Quantcast

Finishing

UKworkshop.co.uk

Help Support UKworkshop.co.uk:

Introduction to Shellac

While I am certainly no expert at furniture finishing, I thought I would share with you my favorite method of finishing wood. I find the finish part of wood working to be the most relaxing and rewarding part of my hobby .I do not like to stain wood if I can help it, nor do I like the look and feel of polyurethane type finishes. I do admit though that they have their place, as there are times one needs a waterproof and heat resistant finish. I prefer to add color to wood, if need be, via shellac.
What is shellac? Shellac is made from the resin of the Lac Beetle larvae, most of which comes from India. It gets it's different color due to the time of the year it is harvested and the amount of refining that the lac went though. Some Shellac is dewaxed. This shellac has the wax that is found in shellac reduced to a low level.

Shellac is an excellent choice for a quick drying, non waterproof, finish for wood .It gives wood a wonderful warm natural look that enhances the natural beauty of...

Clear Wax Finish on Oak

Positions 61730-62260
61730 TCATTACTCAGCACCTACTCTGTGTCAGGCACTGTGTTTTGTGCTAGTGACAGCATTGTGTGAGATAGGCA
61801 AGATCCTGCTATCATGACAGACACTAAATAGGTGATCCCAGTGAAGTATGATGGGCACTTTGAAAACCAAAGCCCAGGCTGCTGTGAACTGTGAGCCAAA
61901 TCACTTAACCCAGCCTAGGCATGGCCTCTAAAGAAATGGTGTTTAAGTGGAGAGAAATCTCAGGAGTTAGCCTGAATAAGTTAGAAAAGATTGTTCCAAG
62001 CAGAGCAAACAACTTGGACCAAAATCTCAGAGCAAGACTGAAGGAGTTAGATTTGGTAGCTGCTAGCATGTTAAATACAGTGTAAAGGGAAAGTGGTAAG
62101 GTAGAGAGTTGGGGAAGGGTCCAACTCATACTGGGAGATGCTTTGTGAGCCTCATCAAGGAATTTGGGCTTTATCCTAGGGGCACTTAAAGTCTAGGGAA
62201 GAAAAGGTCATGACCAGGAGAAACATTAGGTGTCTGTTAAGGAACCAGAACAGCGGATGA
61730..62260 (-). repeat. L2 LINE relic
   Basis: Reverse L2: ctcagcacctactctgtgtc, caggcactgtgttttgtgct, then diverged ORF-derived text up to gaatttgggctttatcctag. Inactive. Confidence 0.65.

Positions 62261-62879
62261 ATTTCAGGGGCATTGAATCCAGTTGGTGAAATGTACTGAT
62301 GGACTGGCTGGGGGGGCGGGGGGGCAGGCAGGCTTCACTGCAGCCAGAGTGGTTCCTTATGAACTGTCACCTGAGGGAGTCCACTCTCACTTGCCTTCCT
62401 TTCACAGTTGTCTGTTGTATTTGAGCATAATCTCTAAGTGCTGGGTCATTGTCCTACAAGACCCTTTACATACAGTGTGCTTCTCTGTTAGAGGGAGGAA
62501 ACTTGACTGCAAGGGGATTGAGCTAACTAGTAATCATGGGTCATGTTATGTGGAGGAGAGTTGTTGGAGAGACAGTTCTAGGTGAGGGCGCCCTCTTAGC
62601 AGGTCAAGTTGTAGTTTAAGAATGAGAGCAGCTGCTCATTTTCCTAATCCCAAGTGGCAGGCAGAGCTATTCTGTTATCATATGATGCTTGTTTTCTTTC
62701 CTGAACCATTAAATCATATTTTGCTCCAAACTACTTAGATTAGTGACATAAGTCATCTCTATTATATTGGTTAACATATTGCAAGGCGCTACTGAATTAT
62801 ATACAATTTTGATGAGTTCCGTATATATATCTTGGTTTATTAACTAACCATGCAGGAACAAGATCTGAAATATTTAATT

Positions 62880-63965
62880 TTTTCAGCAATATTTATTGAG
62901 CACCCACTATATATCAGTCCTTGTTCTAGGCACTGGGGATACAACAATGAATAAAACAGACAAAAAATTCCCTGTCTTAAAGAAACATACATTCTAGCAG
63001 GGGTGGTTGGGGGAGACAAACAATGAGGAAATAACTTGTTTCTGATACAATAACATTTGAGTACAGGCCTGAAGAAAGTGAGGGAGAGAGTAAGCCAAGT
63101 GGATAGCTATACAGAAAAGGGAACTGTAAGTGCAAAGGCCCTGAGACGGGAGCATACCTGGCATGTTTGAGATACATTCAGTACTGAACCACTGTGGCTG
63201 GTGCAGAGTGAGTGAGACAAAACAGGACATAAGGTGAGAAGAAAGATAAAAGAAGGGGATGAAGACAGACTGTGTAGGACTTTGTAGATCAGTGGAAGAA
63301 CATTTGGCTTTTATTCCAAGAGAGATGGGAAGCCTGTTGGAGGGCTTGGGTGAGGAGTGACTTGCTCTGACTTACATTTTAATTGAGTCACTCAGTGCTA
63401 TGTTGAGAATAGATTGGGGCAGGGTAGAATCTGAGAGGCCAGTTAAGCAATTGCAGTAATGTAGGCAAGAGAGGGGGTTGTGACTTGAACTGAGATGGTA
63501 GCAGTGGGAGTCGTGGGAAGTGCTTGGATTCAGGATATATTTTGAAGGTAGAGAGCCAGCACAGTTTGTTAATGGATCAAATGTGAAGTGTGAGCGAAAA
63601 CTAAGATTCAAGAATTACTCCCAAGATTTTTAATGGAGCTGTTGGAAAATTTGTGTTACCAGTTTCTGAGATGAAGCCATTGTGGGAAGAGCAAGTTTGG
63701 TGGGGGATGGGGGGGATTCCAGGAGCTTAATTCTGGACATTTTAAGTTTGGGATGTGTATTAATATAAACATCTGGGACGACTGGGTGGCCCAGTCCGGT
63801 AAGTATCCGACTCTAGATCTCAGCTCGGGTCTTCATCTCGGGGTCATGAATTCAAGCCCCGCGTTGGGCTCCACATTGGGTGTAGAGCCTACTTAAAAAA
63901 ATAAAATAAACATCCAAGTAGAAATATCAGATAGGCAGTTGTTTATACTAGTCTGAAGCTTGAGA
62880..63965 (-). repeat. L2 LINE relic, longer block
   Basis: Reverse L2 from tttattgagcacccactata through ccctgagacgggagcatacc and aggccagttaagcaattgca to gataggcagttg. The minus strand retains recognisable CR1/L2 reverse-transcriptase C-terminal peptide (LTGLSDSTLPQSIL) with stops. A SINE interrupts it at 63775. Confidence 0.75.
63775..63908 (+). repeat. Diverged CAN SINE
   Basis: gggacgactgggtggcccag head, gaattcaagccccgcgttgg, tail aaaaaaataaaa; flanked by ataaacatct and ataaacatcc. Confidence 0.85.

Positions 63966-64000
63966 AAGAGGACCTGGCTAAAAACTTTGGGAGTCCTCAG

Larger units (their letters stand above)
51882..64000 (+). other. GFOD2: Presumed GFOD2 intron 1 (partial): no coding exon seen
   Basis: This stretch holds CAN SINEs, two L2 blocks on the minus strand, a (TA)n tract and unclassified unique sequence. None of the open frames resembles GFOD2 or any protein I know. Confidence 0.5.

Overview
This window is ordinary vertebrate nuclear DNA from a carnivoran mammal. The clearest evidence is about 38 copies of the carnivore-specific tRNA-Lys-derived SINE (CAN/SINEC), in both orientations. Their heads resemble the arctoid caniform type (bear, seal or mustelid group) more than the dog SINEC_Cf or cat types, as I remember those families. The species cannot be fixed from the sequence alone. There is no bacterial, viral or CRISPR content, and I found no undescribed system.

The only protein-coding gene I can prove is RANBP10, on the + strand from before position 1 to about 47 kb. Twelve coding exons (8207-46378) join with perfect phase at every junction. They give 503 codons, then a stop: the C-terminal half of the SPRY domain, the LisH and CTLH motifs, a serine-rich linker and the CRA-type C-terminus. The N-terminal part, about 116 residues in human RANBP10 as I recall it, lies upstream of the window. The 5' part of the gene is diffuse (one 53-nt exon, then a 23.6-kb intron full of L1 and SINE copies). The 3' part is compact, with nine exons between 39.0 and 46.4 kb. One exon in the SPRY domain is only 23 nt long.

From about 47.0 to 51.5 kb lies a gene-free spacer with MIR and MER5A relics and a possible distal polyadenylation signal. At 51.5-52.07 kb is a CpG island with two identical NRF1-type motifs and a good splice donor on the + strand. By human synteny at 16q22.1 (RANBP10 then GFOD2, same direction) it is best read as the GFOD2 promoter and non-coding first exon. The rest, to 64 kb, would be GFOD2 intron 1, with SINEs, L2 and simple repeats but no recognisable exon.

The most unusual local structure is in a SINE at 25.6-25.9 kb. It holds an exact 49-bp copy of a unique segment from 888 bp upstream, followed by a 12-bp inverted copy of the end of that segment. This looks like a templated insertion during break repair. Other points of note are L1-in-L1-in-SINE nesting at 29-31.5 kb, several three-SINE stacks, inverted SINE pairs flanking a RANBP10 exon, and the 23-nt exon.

Wax is one of my favorite methods of finishing, especially on oak. It’s
easy to apply, gives a great finish and you can see the results near enough
instantly.

I start by filling any nail holes or marks there might be on the work
piece. In this case there was a nice big dent on the front where it was
knocked off the workbench. I’m using ‘Natural Oak’ Brummer stopping which
you can get from many places including Axminster.



Sand the piece thoroughly
and always sand with the grain.

An electric sander isn’t essential but it sure does take the effort out
of sanding. I normally start with a 80grit disc then switch to a 180grit
and finally finish with 320grit. I’m wearing a dust mask and I’ve got
the ROS sander connected to my shop vac to take away the dust.

I’m also using a ‘router mat’ (the blue mat) to keep the work piece from
moving about while I’m sanding. You can buy them from Axminster but I
got mine from Wilko’s in town.



Using a tack or damp cloth wipe the work
piece to...
Top